The Story of Ham Radio Moon Bounce

Story of ham radio moon bounce pioneer on ABC News

ABC News recalls achievements of Australian amateur radio moon bounce pioneer Ray Naughton VK3ATN who passed away in 2012

The ABC News story says:

You probably haven’t heard of Ray Naughton’s feat of science — not many people have. But 55 years ago, the quiet electronics store owner from Birchip, in western Victoria, successfully completed Australia’s first ever moon bounce.

The amateur radio fanatic had spent most of his time alone in a paddock, tinkering away on an antenna capable of bouncing a radio signal off the moon and back again.

Ray Naughton was told at the time that it was impossible with what experts said was limited equipment but he proved industry experts wrong, resulting in an all-expenses-paid trip to the US to share his knowledge with scientists.

Read the ABC story at

The first Amateur Lunar tests & contacts web site records Ray had decided to start with the 144 MHz band and his antenna consists of four rhombics with 342 feet on each leg. The individual beams are stacked roughly one wavelength apart with a mean height of 24.4 feet.

Apex angle for 144.090 Mc is 11 degrees 28 minutes. Calculated gain is approximately 34 dB with a main-lobe radiation angle of 4 degrees. This is approximately the performance one might expect from a 150 foot diameter parabolic reflector. The half-power beamwidth is 3.5 degrees which allows about 8 to 10 minutes of moon time at full gain. (Minus 1 dB points.)

On July 18, 1966 at 2259 GMT Ray received the first copyable signals from K6MYC in California. On November 28, 1966 he had a two-way contact with K32MWA/2 in New Jersey and on December 29, 1966 at 1146 GMT Ray and K6MYC in California finally completed a two-way contact after nine months of trying.

The first Amateur Lunar tests & contacts

2019 Ham Cram

We decided to add an 8-hour Technician Class Ham Cram following the 2019 CERT Training. Overall it went well with 60% of the class passing the Technician test. We’re planning to offer this again in 2020 and working to put together a longer multiple evening class for those that are interested.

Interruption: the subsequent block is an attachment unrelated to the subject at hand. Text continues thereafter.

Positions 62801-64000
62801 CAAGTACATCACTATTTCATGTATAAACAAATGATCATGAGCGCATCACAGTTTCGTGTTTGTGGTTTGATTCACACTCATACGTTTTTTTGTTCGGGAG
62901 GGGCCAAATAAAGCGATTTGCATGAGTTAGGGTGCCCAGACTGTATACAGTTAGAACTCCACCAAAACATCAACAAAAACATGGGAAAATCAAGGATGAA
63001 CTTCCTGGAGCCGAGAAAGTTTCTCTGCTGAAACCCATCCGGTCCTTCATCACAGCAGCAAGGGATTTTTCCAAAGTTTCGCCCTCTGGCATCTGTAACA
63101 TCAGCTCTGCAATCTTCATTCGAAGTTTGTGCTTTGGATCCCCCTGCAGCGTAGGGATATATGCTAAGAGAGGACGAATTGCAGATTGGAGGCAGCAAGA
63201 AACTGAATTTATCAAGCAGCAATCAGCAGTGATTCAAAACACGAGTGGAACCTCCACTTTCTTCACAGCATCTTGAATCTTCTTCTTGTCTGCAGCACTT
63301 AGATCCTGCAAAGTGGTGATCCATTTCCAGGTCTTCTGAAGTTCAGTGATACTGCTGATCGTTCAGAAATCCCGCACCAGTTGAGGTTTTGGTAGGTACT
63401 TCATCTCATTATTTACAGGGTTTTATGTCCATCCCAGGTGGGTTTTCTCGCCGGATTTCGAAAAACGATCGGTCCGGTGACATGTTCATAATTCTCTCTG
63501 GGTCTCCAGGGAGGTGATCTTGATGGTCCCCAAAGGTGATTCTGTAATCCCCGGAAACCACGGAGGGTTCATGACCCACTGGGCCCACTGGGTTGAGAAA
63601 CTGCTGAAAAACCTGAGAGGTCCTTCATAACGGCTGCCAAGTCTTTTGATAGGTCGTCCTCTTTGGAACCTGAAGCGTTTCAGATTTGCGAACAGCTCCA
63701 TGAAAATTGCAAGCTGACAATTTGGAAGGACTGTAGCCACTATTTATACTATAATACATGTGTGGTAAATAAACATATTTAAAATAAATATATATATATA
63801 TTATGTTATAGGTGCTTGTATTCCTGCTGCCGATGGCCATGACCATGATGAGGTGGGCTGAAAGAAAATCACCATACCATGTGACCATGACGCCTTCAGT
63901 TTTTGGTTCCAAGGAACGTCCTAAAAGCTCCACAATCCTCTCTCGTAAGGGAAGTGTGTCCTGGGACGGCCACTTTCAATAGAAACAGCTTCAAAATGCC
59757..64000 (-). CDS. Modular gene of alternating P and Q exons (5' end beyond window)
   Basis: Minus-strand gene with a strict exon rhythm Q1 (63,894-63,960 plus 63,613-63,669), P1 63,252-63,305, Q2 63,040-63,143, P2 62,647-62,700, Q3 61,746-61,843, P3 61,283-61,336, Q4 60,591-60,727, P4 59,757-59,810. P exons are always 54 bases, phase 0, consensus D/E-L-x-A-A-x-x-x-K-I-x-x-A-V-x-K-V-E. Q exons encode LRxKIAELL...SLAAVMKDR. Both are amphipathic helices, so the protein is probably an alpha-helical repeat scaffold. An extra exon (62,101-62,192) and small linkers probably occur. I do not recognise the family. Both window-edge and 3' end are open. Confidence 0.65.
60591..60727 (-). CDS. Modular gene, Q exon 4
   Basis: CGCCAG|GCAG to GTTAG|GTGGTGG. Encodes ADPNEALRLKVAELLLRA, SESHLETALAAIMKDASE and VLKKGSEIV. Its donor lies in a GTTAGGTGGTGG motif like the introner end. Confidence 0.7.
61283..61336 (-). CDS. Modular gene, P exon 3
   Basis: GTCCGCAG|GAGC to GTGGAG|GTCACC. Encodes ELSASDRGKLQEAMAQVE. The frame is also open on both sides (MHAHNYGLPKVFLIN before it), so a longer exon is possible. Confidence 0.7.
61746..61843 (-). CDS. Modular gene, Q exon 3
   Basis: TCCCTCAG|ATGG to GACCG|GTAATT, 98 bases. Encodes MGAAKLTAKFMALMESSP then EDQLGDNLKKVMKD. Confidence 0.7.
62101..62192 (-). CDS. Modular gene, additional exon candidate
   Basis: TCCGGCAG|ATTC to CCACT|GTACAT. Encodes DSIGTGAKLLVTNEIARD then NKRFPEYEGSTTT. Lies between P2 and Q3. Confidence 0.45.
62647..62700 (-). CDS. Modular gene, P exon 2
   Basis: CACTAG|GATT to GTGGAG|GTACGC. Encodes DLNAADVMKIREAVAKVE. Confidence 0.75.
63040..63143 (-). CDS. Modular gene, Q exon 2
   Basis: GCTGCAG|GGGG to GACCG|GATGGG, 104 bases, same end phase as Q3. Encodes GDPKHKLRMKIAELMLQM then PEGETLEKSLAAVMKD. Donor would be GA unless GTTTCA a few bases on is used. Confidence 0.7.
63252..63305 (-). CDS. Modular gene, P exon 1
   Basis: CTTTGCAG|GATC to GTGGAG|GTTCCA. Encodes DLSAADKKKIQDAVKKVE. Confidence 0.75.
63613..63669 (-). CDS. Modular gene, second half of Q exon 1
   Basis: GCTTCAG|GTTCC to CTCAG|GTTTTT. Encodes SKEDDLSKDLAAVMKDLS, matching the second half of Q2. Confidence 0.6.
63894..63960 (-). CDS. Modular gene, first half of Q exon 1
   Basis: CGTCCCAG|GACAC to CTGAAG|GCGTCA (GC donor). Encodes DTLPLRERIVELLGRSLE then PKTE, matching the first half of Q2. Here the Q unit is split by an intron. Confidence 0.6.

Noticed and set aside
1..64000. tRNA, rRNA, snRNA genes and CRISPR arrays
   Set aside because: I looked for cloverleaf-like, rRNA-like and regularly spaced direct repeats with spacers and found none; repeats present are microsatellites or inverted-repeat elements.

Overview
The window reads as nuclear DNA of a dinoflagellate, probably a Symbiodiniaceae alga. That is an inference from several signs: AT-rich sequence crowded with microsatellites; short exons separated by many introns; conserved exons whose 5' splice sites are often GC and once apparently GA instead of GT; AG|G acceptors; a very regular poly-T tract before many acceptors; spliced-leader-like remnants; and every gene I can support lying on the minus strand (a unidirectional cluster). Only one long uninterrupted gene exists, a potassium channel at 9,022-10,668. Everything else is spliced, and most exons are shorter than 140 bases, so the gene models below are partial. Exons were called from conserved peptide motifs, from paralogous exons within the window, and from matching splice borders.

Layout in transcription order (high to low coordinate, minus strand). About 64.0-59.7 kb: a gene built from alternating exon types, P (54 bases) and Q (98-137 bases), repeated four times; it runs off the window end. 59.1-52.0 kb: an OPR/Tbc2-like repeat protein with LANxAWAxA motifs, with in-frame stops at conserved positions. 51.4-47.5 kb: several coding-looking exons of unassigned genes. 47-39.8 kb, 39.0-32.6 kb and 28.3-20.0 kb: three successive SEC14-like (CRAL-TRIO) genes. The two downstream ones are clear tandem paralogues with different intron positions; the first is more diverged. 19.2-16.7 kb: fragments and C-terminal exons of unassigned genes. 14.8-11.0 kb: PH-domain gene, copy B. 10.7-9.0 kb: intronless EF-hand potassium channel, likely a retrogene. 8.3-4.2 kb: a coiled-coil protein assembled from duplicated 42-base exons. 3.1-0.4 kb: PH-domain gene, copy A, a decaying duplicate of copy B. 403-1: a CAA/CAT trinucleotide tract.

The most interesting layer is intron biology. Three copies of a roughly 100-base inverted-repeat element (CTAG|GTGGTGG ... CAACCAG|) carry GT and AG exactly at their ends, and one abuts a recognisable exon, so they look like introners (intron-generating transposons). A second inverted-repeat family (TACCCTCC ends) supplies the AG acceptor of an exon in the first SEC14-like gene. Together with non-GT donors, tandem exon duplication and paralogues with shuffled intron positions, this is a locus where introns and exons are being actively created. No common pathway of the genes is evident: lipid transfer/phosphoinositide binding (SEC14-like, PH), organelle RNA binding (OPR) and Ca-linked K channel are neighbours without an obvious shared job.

Alfred T. Moore Awarded to Jackson County’s CERT Coordinator

Jackson County EMA is very proud to announce that Patrick Gifford is this years recipient of the Alfred T. Moore Award which is given by the Alabama Emergency Management Agency to the EMA Volunteer of The Year.

Pat is invaluable to us, and is very deserving of this honor.

Pictured with Pat are JCEMA Director Felix Jackson, Alabama State EMA Director Brian Hastings, and Assistant State EMA Director Jonathan Gaddy.

K4R POTA Russell Cave Activation

The K4R, Russell Cave Special Event Station activation is now behind us. We consider it to be a successful outing with 11 club members present, 1 visiting amateur operator and 4 guests and a good time was had by all present.

We began the day at a disadvantage with two members absent due to sickness and a tragic death in the family and rain delays as well. We knew this activation would be challenging due to the location of Russell Cave in the shadow of the mountain and weather conditions and while we were not able to operate on all bands planned we did achieve 15 contacts on 20 and 40 meters.

Our dedicated radio operators were Mark Pierson, KN4JXL and John Hilliard, K4JCH.

Members present were:
Richard Arnold, K4NHA.
Gloria Arnold, Richard’s Wife.
Ben Lowe, K4QF.
Byron Lauderdale, KN4QVD.
Danielle Fuller, KN4SDJ.
Jerry Rossanno, N4JR.
Jim Clifford, NK3V.
John Hillisrd, K4JCH.
Kendall Mashburn, KN4KYX
Kendall’s Wife, Brittney Mashburn.
Kendall’s Daughter, Piper Masburn.
Mark Pierson, KN4JXL.
Patrick Gifford, KN4BRG.
Tanya Sparkman, KA4TLH.
Visiting Amateur was Chris White, KK4TLK from Whitwell, TN and his Father-in-Law Jerry Godsby that lives in the cove at the cave.

Thanks to all that turned out for this event and to my setup and tear-down crew.

Winter Field Day 2019

Winter Field Day 2019 was a huge success! We had a large turnout and a lot of fun testing our equipment and setups. Using both portable antenna platforms we had a 40m dipole and VHF/UHF dual band omni on one and a 40m-10m G5RV Mini on the other, both at around 30’ high. Both antennas worked flawlessly through the entire event. Ray Young KM4YCO brought his Icom IC-7300 go-box out and operated on 20m most of the day while Brad Arnold K4NHA brought his Icom IC-7200 which was used on 40m. Richard Arnold KB4RMA setup a full VHF/UHF digital capable station using his go-box with multiple radios. We had over 900Ah of DC power available as this was the first chance to operate on the large DC power system KB4RMA and K4NHA have been building over the past several months.

The highlight of the day was when the kids got on the air. Danielle Fuller’s kids Deo and Alix made a contact with a contest station in South Carolina and Brad Ivey KK4UWF’s daughter Marley contacted the ARRL Headquarters W1AW in Connecticut for the second field day in a row. Rumor has it 7 year old Deo may be studying for his Technician License Exam soon!

With Winter Field Day in the books we’re now looking ahead to our next events which will be the K4R Special Event Station at Russell Cave National Monument in May and ARRL Field Day this June. Thank you to everyone that came out and made this Winter Field Day such a fun event and a great success!